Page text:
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#### Strict basic superposition and chaining

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MPI-I-97-2-011.pdf

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##### Citation

Bachmair, L., & Ganzinger, H.(1997). *Strict basic superposition
and chaining* (MPI-I-1997-2-011). Saarbrücken: Max-Planck-Institut für Informatik.

Cite as: https://hdl.handle.net/11858/00-001M-0000-0014-9A19-B

##### Abstract

The most efficient techniques that have been developed
to date for equality handling in first-order theorem proving
are based on superposition calculi.
Superposition is a refinement of paramodulation in that
various ordering constraints are imposed on inferences.
For practical purposes, a key aspect of superposition is
its compatibility with powerful simplification techniques.
In this paper we solve a long-standing open problem
by showing that strict superposition---that is,
superposition without equality factoring---is refutationally complete.
The difficulty of the problem arises from the fact that the strict calculus,
in contrast to the standard calculus with equality factoring,
is not compatible with arbitrary removal of tautologies,
so that the usual techniques for proving the (refutational) completeness
of paramodulation calculi are not directly applicable.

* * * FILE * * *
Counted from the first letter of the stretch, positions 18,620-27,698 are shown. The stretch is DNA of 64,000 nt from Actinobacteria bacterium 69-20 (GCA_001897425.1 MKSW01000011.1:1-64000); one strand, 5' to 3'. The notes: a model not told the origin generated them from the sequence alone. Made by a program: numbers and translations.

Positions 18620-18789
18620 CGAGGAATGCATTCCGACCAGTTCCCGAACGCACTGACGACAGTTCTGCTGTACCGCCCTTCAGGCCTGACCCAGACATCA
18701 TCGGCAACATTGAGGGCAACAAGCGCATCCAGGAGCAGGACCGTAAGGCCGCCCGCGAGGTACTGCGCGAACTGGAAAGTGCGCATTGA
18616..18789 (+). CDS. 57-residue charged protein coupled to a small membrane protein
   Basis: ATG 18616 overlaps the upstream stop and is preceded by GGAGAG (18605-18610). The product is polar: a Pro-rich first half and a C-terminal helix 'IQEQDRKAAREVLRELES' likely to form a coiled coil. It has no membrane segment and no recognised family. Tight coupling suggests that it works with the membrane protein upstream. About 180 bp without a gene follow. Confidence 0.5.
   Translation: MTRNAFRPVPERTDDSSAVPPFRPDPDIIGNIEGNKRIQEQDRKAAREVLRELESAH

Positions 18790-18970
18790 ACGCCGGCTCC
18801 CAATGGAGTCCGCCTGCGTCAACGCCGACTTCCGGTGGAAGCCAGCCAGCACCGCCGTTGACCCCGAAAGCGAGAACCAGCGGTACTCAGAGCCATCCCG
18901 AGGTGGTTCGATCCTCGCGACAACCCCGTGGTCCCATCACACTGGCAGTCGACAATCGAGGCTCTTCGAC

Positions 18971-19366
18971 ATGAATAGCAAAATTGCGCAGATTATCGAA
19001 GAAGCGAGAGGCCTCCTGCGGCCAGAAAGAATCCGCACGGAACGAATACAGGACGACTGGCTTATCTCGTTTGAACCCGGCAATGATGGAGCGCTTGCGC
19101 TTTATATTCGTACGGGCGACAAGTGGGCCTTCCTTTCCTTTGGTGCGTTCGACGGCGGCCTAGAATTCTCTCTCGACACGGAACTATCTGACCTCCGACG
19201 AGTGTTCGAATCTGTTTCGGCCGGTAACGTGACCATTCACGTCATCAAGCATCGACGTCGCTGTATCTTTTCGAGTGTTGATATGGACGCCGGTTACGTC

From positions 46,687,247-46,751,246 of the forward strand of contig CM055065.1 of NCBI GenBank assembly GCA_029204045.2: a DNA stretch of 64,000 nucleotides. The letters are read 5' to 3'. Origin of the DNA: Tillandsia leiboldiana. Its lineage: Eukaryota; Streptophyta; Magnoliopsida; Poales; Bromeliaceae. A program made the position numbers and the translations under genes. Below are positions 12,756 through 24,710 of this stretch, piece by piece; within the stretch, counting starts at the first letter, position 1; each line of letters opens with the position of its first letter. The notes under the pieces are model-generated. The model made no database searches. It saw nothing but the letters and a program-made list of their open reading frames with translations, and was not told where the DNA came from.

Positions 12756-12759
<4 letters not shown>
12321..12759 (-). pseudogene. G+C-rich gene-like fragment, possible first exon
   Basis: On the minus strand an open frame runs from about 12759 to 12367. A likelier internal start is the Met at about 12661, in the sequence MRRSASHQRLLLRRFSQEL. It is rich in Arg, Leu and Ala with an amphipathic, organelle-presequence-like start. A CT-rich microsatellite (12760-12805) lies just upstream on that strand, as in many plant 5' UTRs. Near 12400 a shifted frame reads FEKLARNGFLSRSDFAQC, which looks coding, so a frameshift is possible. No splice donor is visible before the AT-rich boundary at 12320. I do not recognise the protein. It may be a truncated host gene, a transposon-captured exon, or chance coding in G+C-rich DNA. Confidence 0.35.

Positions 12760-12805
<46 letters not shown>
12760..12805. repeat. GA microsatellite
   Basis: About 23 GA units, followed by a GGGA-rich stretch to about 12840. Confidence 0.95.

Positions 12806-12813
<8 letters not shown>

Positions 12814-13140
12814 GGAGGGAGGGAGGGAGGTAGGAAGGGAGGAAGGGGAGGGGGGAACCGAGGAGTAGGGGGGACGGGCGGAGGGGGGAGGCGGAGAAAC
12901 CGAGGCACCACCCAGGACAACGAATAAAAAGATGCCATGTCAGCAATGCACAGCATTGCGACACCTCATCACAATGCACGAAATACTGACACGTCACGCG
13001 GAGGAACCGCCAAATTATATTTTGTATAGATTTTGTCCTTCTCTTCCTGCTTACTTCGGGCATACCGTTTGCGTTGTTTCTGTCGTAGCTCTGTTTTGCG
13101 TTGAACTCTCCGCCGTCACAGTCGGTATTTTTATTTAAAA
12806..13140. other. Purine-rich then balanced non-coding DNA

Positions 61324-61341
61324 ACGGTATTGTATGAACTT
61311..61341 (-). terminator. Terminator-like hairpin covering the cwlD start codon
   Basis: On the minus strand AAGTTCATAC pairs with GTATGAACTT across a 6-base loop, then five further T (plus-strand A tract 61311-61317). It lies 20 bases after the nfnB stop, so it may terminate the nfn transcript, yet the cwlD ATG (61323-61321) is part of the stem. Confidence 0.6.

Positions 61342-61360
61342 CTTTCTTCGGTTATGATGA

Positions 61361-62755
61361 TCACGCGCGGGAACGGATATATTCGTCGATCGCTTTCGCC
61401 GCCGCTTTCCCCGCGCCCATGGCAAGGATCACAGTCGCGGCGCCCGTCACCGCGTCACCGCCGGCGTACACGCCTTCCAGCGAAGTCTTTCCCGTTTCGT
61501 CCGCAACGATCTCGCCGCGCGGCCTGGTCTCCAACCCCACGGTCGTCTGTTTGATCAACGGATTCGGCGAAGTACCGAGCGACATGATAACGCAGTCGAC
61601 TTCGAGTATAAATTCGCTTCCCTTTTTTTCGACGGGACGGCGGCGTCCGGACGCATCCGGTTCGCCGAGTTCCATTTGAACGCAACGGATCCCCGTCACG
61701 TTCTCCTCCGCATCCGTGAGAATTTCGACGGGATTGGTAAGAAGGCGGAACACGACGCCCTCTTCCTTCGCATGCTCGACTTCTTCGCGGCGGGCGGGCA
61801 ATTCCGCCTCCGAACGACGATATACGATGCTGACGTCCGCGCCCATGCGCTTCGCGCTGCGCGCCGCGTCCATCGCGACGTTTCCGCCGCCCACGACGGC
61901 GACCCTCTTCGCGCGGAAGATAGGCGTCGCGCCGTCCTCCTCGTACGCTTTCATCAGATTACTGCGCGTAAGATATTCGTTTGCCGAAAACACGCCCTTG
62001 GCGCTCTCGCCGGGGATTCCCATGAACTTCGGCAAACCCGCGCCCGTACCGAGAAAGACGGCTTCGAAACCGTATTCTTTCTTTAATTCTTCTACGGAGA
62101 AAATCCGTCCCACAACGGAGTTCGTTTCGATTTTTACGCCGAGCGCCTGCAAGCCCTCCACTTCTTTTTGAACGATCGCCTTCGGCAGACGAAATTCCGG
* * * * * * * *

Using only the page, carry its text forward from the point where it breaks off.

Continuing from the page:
We deal with the problem by introducing a suitable notion
of {\em direct rewrite proof\/} and
modifying proof techniques based on candidate models
and counterexamples in that we define these concepts,
not in terms of semantic truth, but in terms of direct
provability.
We also introduce a corresponding concept of redundancy
with which strict superposition is compatible and that
covers most simplification techniques, though not, of course,
removal of {\em all\/} tautologies.
Reasoning about the strict calculus,
it turns out, requires techniques known from the
more advanced {\em basic\/} variant of superposition.
Superposition calculi, in general, are parametrized by (well-founded) literal
orderings.
We prove refutational completeness of strict basic
superposition for a large class of such orderings.
For certain orderings, positive top-level superposition inferences {\em from\
/} variables
turn out to be redundant---a result that is relevant, surprisingly, in
the context of equality elimination methods.
The results are also extended to chaining calculi for non-symmetric transitiv
e relations.